3 reasons you need to take your statins

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Nearly one-third of Tennesseans have high cholesterol. This condition is second to only hypertension for its negative impact on our health. For many individuals, the treatment plan for high cholesterol includes a prescription for a statin.

WellTuned talked with Dr. Jodie Kennedy, a clinical pharmacist with BlueCross BlueShield of Tennessee to learn more about why it’s important to take the statins prescribed for you.

What are statins?

In short, statins are cholesterol-lowering medications. More specifically, they’re a class of medications that reduce the amount of cholesterol produced by your liver. Statins help your liver remove cholesterol that’s already in your blood. And they can also reduce inflammation in your artery walls.

Statins are a very commonly prescribed medication. More than a quarter of Americans over 40 use them. Experts often recommend that people with a history of heart attack or stroke take statins. And people with diabetes or very high low-density lipoprotein (LDL) cholesterol levels—the so-called “bad cholesterol”—are at elevated risk for heart disease or stroke, so they can also benefit from taking statins.

Why you need to take your statins

Dr. Kennedy: When your healthcare provider prescribes a statin for you, the ultimate goal is to reduce your risk of experiencing some type of cardiac event. This could be a heart attack or stroke. When you don’t take a medication as prescribed, it’s called non-compliance or non-adherence. And unfortunately, it can take a major toll on your health.

Here are the three biggest reasons that you should take your statins, if they’re prescribed:

1. Untreated high cholesterol can be very risky.

Your body does need some cholesterol to help build new cells and hormones, but you can definitely have too much. If you do have too much LDL cholesterol in your blood, it can lead to a build-up of plaque in your arteries. This causes your arteries to narrow and restrict blood flow, known as atherosclerosis. Atherosclerosis can cause chest pain, blood clots, heart attack, or stroke. A statin can counteract that build-up of plaque and reduce your risk.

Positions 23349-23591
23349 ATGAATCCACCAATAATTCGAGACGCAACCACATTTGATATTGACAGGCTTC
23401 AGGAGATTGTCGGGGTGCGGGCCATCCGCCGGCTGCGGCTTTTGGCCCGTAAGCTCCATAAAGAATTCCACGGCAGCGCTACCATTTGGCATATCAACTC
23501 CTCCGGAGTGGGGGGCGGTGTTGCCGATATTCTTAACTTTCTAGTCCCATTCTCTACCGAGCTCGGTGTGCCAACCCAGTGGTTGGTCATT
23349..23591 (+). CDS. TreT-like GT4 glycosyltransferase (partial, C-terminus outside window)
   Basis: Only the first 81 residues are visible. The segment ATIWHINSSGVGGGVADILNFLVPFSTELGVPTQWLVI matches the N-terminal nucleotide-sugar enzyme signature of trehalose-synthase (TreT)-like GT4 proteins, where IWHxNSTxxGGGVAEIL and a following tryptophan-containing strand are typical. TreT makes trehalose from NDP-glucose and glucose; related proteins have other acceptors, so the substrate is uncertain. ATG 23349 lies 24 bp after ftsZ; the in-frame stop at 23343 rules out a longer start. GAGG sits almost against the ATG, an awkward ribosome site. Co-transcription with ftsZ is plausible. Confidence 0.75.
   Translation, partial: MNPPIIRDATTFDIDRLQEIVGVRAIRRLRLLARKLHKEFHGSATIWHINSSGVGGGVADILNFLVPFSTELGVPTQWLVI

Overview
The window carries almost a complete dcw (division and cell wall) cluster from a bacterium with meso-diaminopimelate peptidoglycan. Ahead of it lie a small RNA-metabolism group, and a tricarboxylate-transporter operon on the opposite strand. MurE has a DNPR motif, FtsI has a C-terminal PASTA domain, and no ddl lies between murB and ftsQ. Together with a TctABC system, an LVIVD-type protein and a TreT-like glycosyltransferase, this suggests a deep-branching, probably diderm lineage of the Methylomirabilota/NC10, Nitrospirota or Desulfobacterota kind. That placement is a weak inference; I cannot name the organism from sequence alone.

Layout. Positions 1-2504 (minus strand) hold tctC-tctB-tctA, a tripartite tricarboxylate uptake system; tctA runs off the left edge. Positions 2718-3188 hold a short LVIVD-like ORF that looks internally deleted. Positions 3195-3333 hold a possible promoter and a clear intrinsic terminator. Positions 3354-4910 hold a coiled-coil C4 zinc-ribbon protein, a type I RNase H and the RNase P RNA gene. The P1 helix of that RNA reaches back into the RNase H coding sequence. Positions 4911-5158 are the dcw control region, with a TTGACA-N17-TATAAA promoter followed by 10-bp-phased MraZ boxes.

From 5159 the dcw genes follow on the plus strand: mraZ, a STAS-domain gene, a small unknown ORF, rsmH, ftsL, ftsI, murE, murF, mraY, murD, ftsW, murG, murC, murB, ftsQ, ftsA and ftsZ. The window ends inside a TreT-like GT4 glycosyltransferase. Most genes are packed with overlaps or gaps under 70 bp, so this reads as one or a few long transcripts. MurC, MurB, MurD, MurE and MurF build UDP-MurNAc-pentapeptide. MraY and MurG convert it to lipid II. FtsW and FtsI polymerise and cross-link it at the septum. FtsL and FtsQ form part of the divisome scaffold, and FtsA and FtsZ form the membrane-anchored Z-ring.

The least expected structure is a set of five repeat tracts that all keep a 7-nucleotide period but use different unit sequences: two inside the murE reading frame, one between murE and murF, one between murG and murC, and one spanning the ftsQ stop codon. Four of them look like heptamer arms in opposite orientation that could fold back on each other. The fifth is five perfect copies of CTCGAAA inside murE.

2. Statins lower the risk for people with diabetes

People with diabetes are at greater risk for heart disease. This is because high blood sugar levels can eventually damage blood vessels and the nerves controlling your heart. People with diabetes are also more likely to have other conditions that raise their risk for heart disease. This includes high blood pressure and higher levels of LDL in their blood. Again, a statin can lower their risk of experiencing a serious cardiac event.

3. Statins reduce the likelihood of a second event

If you’ve already had a heart attack or stroke, your statin can help reduce the chances that you’ll experience another one.

If you’re still tempted to stop taking your statin …

Dr. Kennedy: If you’re ever tempted to stop taking your statin because of something you heard from a friend or read on the Internet, don’t. If you stop taking it, you run the risk of your cholesterol levels going up. You may not feel like it’s doing anything for you, but it’s a workhorse of a drug, and it’s helping to prevent cardiac events.

Instead of stopping on your own, contact your healthcare provider and discuss your concerns first. You can also discuss your concerns with your pharmacist, who can help identify any potential drug interactions that may increase your chance of experiencing a side effect.

Serious side effects are generally rare. Some people who take statins do experience some side effects that affect their muscles. In addition to muscle and joint aches, headaches and nausea are commonly reported side effects.

But even people who experience some side effects don’t necessarily have to stop taking their statin. They can work with their healthcare provider to try a lower dose or switch to a different statin.

“There are a variety of statins available to patients who need them,” says Dr. Kennedy. “For the vast majority of people, side effects are non-existent or minimal, making them a powerful tool to reduce the chance of a life-threatening event.”

More from Dr. Kennedy on WellTuned.

Jennifer Larson

Jennifer Larson is Nashville-based writer and editor with nearly 20 years of experience. She specializes in health care and family issues.

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Get more information about specific health terms, topics and conditions to better manage your health on bcbst.com. BlueCross BlueShield of Tennessee members can access wellness-related discounts on fitness products, gym memberships, healthy eating and more through Blue365®. BCBST members can also find tools and resources to help improve health and well-being by logging into BlueAccess and going to the Managing Your Health tab.